Should iPhone 8’s Touch ID be on its back? [Friday Night Fights]


A sacrifice worth making?
A sacrifice worth making?
Photo: Ste Smith/Cult of Mac

Recently “leaked” schematics for Apple’s next-generation iPhone reveal the company could be returning to a sharper, squarer form factor similar to that of the iPhone 5. They also hinted at a big change for Touch ID.

Friday Night Fights bugWith Apple expected to eliminate the Home button from this year’s iPhone, its fingerprint scanner could be relocated to its back — like on many Androids. This would free up space on the front of the phone for a larger display, while maintaining the secure and super-fast biometric sensor we all love.

But is a rear-facing fingerprint scanner a smart move, or should it remain on the front of the iPhone? Join us in this week’s Friday Night Fight as we battle it out over the iPhone 8’s Touch ID button.

Galaxy S8 review roundup: Samsung just schooled the iPhone


Galaxy S8 Infinity Display
Samsung has a winner in the Galaxy S8.
Photo: Samsung

The first reviews of the Galaxy S8 and Galaxy S8+ have dropped a day ahead of their official launch in many markets, and there’s one thing to take away from them: Samsung just knocked it out of the park with its best smartphones to date.

Despite the problems the company encountered with the Galaxy Note 7 last fall, it has managed to produce two new devices that don’t disappoint. From gorgeous design and impressive cameras to the best display on the market, the Galaxy S8 series has it all.

It might not perfect, but the changes and improvements Samsung has made show Apple what a smartphone should be in 2017, and make it even more difficult for the iPhone to catch up.

Here’s our review roundup.

‘Leaked’ iPhone 8 drawings reveal surprising design


iPhone 5's straight edges could be making a comeback.
iPhone 5's straight edges could be making a comeback.
Photo: Sonny Dickson

A new photo of what is believed to be iPhone 8 schematics reveals a surprising new design direction.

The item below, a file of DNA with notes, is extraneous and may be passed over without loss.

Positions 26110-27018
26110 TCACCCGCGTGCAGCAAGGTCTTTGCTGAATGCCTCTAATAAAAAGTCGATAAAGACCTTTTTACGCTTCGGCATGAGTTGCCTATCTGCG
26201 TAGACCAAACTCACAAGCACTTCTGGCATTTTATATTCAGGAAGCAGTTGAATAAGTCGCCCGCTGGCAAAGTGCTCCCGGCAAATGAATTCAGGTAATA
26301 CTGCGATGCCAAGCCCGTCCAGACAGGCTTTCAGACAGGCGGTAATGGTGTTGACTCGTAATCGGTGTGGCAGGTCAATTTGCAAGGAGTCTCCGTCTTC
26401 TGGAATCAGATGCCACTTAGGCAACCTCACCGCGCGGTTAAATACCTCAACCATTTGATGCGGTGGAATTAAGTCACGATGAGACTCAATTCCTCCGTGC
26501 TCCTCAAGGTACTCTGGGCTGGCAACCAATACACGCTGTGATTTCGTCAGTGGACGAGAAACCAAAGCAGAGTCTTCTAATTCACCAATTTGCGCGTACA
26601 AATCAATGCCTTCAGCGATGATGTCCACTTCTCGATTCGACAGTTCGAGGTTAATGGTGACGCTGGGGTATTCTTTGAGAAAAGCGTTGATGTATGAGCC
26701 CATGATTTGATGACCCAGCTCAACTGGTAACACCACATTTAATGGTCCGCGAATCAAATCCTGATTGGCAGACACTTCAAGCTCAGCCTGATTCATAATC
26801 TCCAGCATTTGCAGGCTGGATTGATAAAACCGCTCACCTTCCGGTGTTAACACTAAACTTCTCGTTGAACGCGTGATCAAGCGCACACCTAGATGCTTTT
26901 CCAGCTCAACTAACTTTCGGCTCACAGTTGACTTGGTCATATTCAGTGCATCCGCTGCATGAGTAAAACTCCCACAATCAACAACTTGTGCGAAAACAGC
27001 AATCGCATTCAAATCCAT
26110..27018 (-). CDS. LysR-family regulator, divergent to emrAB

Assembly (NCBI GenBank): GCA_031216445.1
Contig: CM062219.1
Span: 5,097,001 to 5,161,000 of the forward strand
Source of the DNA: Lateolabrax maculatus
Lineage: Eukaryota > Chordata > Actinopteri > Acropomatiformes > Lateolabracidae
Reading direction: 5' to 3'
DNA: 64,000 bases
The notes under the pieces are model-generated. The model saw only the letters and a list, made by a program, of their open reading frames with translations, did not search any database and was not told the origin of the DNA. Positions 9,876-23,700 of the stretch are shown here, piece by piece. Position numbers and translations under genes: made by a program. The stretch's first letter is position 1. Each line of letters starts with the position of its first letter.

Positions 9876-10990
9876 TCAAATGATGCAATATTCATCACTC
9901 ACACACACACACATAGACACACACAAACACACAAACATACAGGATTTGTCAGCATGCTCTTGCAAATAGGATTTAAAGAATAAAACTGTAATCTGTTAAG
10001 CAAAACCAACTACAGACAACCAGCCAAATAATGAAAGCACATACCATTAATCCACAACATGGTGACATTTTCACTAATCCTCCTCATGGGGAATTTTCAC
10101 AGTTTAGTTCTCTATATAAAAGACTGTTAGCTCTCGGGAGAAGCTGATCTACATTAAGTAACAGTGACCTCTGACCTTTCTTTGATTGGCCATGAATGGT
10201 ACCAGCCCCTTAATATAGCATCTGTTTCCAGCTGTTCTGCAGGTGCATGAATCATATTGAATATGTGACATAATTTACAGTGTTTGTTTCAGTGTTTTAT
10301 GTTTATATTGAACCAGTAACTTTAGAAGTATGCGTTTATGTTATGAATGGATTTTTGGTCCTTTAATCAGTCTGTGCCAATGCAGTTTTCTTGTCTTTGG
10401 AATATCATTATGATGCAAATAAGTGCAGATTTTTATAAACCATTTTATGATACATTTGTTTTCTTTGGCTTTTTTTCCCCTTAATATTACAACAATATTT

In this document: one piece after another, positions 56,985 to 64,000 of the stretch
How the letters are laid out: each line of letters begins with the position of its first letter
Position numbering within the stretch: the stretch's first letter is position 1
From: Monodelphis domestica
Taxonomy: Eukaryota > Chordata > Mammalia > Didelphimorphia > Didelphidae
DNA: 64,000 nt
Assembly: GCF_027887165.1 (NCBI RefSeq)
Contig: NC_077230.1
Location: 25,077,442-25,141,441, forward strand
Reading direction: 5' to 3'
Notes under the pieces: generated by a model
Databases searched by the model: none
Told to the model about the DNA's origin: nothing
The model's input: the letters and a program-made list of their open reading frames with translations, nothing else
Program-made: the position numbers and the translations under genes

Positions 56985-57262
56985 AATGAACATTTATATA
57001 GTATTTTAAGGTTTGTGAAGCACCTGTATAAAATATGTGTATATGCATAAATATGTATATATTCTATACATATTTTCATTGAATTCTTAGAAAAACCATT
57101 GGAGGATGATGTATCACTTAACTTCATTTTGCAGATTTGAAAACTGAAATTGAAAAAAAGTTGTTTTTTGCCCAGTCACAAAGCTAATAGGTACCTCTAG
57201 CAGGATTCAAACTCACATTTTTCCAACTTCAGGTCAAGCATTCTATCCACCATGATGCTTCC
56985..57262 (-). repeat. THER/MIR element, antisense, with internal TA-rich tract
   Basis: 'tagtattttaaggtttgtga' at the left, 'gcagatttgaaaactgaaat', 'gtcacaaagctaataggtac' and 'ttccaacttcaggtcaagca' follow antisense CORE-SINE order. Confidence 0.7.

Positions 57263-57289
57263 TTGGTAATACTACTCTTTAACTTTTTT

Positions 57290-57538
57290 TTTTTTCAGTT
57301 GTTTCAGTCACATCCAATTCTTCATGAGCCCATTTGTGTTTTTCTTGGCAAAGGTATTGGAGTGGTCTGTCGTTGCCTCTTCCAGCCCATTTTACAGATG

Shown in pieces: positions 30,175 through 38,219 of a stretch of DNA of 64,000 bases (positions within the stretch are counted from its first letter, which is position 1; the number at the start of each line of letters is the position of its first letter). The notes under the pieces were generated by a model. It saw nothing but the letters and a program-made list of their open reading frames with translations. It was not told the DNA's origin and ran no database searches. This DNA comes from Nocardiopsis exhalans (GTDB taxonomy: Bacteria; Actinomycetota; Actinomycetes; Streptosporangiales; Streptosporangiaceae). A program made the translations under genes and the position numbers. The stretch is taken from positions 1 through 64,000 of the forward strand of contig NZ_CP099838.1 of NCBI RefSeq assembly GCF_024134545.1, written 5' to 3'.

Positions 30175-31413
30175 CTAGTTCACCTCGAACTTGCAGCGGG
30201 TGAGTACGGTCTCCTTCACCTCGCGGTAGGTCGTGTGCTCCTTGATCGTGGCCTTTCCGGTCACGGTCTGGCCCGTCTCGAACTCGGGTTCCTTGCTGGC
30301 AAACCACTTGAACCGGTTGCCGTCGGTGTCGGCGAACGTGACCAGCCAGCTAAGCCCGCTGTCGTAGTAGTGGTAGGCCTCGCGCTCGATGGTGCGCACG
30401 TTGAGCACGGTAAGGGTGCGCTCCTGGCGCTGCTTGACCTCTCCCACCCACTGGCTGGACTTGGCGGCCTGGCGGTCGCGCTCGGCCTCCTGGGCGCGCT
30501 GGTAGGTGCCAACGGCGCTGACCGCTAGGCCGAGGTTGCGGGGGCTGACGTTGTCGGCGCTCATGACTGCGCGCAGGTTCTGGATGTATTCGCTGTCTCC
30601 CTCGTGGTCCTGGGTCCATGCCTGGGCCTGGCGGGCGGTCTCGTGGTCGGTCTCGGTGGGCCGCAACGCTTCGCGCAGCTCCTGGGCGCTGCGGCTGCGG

Apple appears to have done away with the smooth curves we’ve come to expect from its smartphones in recent years, opting instead for sharper edges and flat sides. This image suggests the next iPhone will be much like the iPhone 5, only bigger.

Much bigger.

Budget handsets help Samsung overtake Apple in phone sales


Galaxy S8 in hand
The Galaxy S8 could suffer because of excitement about the iPhone 8.
Photo: Samsung

According to Trendforce data, Samsung beat Apple in smartphone sales in the first quarter of 2017.

But before high-end Galaxy owners start celebrating, the numbers aren’t quite as simple as that: Samsung was only able to beat Apple due to its low end budget devices such as the J-series handsets making up the numbers. Apple, on the other hand, stuck to its premium pricing model — while iPhone 7 excitement was tapered by the long-awaited iPhone 8.

Microsoft tops Apple in tablet satisfaction rankings


Surface Pro 4 sales are still weak.
The Surface Pro 4 is starting to catch on.
Photo: Microsoft

For the first time ever, Microsoft has beaten the iPad in J.D. Power’s latest tablet satisfaction rankings that found the Surface has a higher number of younger customers than its competitors.

Apple has dominated J.D. Power’s rankings over the last few years, but according to the popular ranking service, Microsoft’s offerings were just a little bit better thanks to best-in-class design, productivity and accessory use.

iPhone 8 may not be as expensive as predicted


The iPhone would look better without bezels.
The iPhone would look better without bezels.
Photo: iDropNews

The next iPhone Apple unveils may not prove as expensive as some have speculated, according to a new research note from investment firm UBS.

Early rumors for the iPhone 8 claimed it will cost upward of $1,000. However, UBS analyst Steve Milunovich says the real price tag will most likely be a lot less than that. And fans might have Samsung to thank.

Today in Apple history: Apple frenemy Microsoft is born


Bill Gates before and after that first dollar.
Apple and Microsoft had a long and storied history together.
Photo: Fulvio Obregon

Apr4 April 4, 1975: Childhood friends Bill Gates and Paul Allen found Microsoft Corporation, a software company destined to become a tech behemoth — and a major Apple frenemy.

Microsoft broke through to the mainstream with Excel and Word a few years later, and soon became a key developer for Macintosh software. Then Windows launched, looking suspiciously Apple-like, and Microsoft and Apple embarked upon a long-running feud.